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Dr. King expresses delight in Mrs. D.A. McGregor's request for a copy of his sermon "Paul's Letter to American Christians." However, since he doesn't have a complete manuscript of the sermon at the time he receives the letter, Dr. King mentions that it will be published in his upcoming book of sermons. The book of sermons would eventually be named "Strength to Love."
Edwin Berry, Executive Director of the Chicago Urban League, writes Jane Lee Eddy, Secretary of the Taconic Foundation, to request funding for a "get-out-the-vote campaign" in Chicago.
In this letter, Margie Edmondson of Chicago, Illinois invites Dr. King to speak to local youth at a bi-monthly meeting of the Junior Christian Inter-Racial Commission.
These minutes from the meeting of the Council of United Civil Rights Leadership give a description of the topics discussed. Topics included: meeting with President Johnson, Office of Economic Opportunity memoranda, Inter-organizational conflict and fundraising.
In this letter, Dr. King writes to an unknown recipient regarding royalty matters of a movie entitled "Two Eyes, Twelve Hands". Dr. King thanks the recipient for consideration, and urges that further communication should be directed to Reverend Andrew Young.
Joan Daves writes to Dr. King to thank him for making a visit, in reference to his book. Ms. Daves mentions the positive reactions from the audience and how she believes that their positive feedback will make for a good start of the book.
Reverend L. K. Jackson thanks Dr. King for his hospitality while he was in Atlanta. Jackson states that his only regret was not seeing more of Dr. King and his wife.
Steve Adams devotes his support to Dr. King and the nonviolent movement. He mistakenly expresses condolences to Dr. King on the death of his father. However, Dr. King's father "Daddy King" would not pass away until November of 1984.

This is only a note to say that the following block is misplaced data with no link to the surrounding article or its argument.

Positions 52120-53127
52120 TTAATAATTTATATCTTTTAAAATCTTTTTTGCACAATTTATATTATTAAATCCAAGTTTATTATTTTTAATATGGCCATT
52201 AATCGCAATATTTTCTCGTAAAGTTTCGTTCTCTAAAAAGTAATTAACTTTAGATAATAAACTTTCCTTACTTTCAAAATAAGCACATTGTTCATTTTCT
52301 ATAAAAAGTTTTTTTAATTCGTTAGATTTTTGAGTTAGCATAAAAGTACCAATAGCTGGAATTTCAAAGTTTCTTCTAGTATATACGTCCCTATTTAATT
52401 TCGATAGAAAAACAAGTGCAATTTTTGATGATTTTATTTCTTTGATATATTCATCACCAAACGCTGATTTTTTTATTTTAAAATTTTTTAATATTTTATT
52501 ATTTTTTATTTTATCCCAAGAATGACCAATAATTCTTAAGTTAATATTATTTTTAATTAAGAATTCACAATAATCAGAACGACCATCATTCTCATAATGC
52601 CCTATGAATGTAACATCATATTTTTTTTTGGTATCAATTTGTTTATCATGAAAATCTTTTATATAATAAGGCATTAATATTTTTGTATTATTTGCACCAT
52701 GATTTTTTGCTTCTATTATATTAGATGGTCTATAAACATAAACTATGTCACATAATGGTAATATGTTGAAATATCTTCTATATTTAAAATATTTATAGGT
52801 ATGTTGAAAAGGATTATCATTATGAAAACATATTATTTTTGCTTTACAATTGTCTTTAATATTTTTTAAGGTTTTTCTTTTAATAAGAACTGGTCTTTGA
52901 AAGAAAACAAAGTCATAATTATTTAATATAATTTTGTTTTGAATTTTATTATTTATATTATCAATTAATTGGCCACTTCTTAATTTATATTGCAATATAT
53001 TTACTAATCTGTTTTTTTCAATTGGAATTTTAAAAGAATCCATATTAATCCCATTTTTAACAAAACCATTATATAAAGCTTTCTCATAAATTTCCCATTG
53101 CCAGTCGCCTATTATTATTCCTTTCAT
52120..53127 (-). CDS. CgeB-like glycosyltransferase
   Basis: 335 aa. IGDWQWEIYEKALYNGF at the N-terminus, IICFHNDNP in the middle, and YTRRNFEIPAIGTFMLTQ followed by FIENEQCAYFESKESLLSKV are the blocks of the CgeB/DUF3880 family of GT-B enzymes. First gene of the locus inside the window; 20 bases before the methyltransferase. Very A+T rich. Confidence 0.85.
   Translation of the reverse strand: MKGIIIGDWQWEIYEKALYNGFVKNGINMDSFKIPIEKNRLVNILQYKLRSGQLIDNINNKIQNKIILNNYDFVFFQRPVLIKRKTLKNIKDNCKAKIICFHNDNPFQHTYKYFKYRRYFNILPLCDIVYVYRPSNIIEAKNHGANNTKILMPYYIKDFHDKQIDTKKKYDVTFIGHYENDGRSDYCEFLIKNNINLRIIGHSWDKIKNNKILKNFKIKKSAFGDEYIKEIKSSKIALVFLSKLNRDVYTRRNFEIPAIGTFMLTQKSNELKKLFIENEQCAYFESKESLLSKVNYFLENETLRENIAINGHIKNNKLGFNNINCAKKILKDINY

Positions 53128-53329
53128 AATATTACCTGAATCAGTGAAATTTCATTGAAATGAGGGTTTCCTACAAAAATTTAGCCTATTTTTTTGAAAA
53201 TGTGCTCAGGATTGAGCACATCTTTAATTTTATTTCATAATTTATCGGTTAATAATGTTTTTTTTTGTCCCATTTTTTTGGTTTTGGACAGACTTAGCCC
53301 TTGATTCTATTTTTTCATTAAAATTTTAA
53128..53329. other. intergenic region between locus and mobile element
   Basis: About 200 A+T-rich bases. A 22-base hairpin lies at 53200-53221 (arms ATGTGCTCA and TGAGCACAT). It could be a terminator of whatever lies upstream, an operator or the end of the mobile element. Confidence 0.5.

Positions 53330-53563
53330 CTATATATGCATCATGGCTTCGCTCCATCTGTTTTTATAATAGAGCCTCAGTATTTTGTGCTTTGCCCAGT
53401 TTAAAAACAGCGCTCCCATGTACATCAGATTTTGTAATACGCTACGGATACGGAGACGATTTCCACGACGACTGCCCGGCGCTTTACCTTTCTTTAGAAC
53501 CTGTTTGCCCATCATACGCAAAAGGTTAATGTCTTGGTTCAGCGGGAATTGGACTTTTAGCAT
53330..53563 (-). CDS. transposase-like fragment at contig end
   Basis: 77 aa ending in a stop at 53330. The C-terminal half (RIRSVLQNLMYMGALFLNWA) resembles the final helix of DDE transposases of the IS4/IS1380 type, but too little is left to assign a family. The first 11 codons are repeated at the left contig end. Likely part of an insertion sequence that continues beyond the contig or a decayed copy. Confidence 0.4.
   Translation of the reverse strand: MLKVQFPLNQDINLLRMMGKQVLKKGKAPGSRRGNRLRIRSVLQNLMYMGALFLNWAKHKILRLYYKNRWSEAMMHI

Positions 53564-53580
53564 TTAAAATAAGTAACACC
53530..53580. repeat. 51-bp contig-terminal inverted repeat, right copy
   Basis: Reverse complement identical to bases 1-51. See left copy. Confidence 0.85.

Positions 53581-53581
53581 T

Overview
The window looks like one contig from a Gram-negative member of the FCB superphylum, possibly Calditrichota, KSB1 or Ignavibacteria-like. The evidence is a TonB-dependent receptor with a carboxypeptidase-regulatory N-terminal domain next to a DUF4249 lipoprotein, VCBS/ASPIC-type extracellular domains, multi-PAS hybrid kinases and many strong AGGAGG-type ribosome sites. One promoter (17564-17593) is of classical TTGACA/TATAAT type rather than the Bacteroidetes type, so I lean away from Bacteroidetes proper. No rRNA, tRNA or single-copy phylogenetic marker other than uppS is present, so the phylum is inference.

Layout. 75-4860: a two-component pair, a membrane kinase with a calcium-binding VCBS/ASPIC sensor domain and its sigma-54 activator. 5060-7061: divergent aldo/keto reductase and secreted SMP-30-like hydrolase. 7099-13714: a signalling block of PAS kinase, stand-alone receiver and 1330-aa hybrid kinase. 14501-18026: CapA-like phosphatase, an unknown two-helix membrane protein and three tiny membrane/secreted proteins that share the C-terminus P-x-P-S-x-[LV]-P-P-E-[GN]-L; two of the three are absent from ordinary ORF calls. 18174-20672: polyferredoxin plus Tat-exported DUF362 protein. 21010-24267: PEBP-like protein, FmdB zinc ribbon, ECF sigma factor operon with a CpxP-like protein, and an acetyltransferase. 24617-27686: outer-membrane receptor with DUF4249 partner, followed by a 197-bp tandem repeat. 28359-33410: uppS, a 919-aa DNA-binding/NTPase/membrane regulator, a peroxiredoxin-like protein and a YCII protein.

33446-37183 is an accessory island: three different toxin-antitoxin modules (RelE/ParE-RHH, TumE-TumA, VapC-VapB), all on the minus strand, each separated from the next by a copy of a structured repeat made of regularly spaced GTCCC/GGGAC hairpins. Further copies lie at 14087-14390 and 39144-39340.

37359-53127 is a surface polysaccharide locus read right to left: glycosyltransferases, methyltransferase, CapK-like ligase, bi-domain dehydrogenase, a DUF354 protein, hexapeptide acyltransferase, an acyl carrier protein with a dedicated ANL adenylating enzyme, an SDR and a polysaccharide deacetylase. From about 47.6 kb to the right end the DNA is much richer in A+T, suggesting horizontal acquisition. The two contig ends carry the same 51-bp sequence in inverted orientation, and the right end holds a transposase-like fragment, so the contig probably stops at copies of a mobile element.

Dr. King declines to preach twice on one Sunday at Riverside Church in New York City. Besides time constraints, he needs to conserve his strength as per his doctor's recommendation. Because the 1964 World's Fair will be in New York at that time, they expect big crowds, requiring two services.
Congressman John Conyers shares an article with civil rights attorney, Orzell Billingsley. The article highlights Attorney Billingsley's efforts to join 20 predominately black municipalities, so that more African Americans can have a voice within politics and economic development.
Dr. King writes Joseph B. Cummings, Jr. in response to a headline article suggesting that Dr. King had advocated that Negroes turn to a new ideology in their struggle – Communism or the Muslim Movement. He wonders how his statement on a television program in Cleveland could be so misinterpreted.
Anwar Katib, the Governor of Jerusalem, states that he is pleased to hear about Dr. King's decision to lead a pilgrimage to the Holy Land. He also tells Dr. King that his visit will be a blessing and a historical event.
Dr. King explains the importance of education and encourages the students to exercise their abilities to the fullest and strive for excellence. Dr. King further describes the duties each student must fulfill to make an impact on their community and the world.
Rev. Dr. Archie Hargraves was a distinguished urban minister and church leader who served America's cities for more than half a century. In this report he gives a summary of individual organizations under Mission Development, of which he was the Director. All of these organizations aimed to augment employment and economic opportunities for their respective surrounding communities.
In this correspondence to Dr. King, Mr. Mel Arnold of Harper and Row Publishers, referenced that he received notice that Dr. King would be preaching at Riverside Church, in New York City. Mr. Arnold asked whether or not Dr. King would be available for a meal, after his sermon at Riverside. He also thanked him for the additional sermons that had been received, for the preparation of Dr. King's second book.
Harper & Row informs Joan Daves about the receipt of the quote on Dr. King from Harry Golden, Editor of the Carolina Israelite.